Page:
(CNSNews.com) - If President Barack Obama wants to keep his pledge to the American people about no pork barrel spending, he should veto the $410-billion appropriations bill pending in the Senate, which contains nearly 9,000 earmarks that total $7.7 billion, Sen. John McCain (R-Ariz.) told CNSNews.com on Friday.
Congressional Democrats, however, defended the bill and said that important strides have been made in earmark reform.
“I am not saying it’s hypocritical, but I am saying if he wants to keep his commitment to the American people, he will veto this bill,” McCain told CNSNews.com when asked if he thought it would be hypocritical for Obama to sign the bill filled with earmarks given that he campaigned for earmark reform.
On Tuesday, the Senate voted down McCain’s amendment that would have stripped the earmarks from the bill by a margin of 63 to 32.
Rep. Earl Blumenauer (D-Ore.) defended President Obama, who has indicated he will sign the bill even with its earmarks.
“When you are trying to deal with energy, health care, and an economy in free fall and get an administration started – they have tried to do more than any administration in history in a shorter timeframe – to pick another fight after it has already been substantially reformed and changed, I think is not rational,” said Blumenauer.
“I think most people who agree with the efforts of trying to continue to reform would understand and probably would have done the exact same thing,” he said.
Sen. Daniel Inouye (D-Hawaii) also defended the earmark process and indicated that, regardless of campaign promises, he thinks Obama should sign the bill.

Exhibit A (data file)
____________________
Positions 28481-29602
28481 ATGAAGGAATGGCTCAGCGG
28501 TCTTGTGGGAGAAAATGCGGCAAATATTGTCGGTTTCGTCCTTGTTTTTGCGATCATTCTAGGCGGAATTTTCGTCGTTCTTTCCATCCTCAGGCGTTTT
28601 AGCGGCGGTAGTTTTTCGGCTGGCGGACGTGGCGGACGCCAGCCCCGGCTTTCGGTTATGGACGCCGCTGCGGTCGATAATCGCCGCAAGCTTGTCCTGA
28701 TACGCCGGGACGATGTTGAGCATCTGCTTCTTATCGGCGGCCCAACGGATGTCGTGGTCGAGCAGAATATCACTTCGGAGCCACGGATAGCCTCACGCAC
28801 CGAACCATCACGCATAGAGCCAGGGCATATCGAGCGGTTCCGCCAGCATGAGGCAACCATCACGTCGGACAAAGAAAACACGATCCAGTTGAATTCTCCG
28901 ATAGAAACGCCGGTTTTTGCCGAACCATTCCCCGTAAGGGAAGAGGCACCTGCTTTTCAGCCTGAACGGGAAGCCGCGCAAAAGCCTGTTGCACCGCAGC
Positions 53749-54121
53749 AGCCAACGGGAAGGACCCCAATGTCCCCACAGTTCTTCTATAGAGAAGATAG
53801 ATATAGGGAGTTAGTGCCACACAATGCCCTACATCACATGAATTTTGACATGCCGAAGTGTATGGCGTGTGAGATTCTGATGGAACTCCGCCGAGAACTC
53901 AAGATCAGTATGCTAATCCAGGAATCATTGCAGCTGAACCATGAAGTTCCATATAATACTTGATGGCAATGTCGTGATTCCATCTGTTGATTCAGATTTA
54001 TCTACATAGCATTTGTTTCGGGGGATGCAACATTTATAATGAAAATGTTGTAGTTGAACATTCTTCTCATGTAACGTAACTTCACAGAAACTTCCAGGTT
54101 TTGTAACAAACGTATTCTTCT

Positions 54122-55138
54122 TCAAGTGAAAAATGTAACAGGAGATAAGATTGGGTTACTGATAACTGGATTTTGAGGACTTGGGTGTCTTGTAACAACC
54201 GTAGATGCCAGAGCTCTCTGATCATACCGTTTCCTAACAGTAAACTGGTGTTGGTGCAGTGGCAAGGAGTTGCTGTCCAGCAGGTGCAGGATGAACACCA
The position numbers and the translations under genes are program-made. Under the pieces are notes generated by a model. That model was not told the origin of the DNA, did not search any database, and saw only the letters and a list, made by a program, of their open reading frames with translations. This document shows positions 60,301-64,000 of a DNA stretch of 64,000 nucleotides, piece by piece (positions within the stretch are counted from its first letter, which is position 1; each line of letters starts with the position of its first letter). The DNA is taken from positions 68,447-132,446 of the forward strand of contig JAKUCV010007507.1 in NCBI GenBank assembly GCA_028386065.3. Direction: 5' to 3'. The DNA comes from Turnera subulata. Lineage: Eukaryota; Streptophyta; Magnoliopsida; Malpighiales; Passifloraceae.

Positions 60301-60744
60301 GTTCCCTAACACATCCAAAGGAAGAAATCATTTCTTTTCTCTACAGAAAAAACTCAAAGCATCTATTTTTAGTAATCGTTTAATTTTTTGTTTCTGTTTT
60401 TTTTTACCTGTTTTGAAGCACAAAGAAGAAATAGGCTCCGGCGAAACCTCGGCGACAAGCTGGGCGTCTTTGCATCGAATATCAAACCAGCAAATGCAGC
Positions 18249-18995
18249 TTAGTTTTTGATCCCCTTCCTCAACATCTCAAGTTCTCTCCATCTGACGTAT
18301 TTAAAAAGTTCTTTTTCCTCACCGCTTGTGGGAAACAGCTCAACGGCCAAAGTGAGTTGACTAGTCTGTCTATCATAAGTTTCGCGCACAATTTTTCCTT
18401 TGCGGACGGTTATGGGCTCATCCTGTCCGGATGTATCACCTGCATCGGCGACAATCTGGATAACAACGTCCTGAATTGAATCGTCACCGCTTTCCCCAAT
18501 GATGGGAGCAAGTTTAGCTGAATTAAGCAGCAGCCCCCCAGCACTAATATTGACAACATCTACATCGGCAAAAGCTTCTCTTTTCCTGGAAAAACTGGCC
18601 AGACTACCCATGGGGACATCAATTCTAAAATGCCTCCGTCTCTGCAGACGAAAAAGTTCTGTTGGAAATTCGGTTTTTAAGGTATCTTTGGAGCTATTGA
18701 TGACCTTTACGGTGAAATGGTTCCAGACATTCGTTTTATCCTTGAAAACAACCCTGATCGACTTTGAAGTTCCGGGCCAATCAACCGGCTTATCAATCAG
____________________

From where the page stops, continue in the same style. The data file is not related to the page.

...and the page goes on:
“As far as I am concerned, the Constitution of the United States makes it very clear that the legislative branch has the power of the purse,” said Inouye. “None of us were elected to be rubber stamps.”
“The president knows my position,” said Inouye.
But freshman Rep. Dan Maffei (D-N.Y.) told CNSNews.com he thinks the Senate is putting Obama in a difficult position by including earmarks in the bill.
“I think the Senate is putting the president in a tough position – not the House,” Maffei told CNSNews.com.
Meanwhile, Rep. Paul Ryan (R-Wis.) told CNSNews.com that considering Obama’s campaign promises, he thinks it would be hypocritical for Obama to sign the bill if it includes pork.
“Oh yes, of course,” it is hypocritical, Ryan told CNSNews.com. “It looks bad for this administration that they are party to this parade of pork.”
Both McCain and Ryan said that while they have not ruled out the chance that Obama will keep his campaign promise to pursue earmark reform, they are not confident.
“He has said he will,” said McCain. “But we have seen no indication that he will veto this bill, thought I am urging him to.”
“I don’t know,” said Ryan, when asked if he though Obama would keep his campaign promise to reform earmark spending. “We will see. But it doesn’t sound like it.”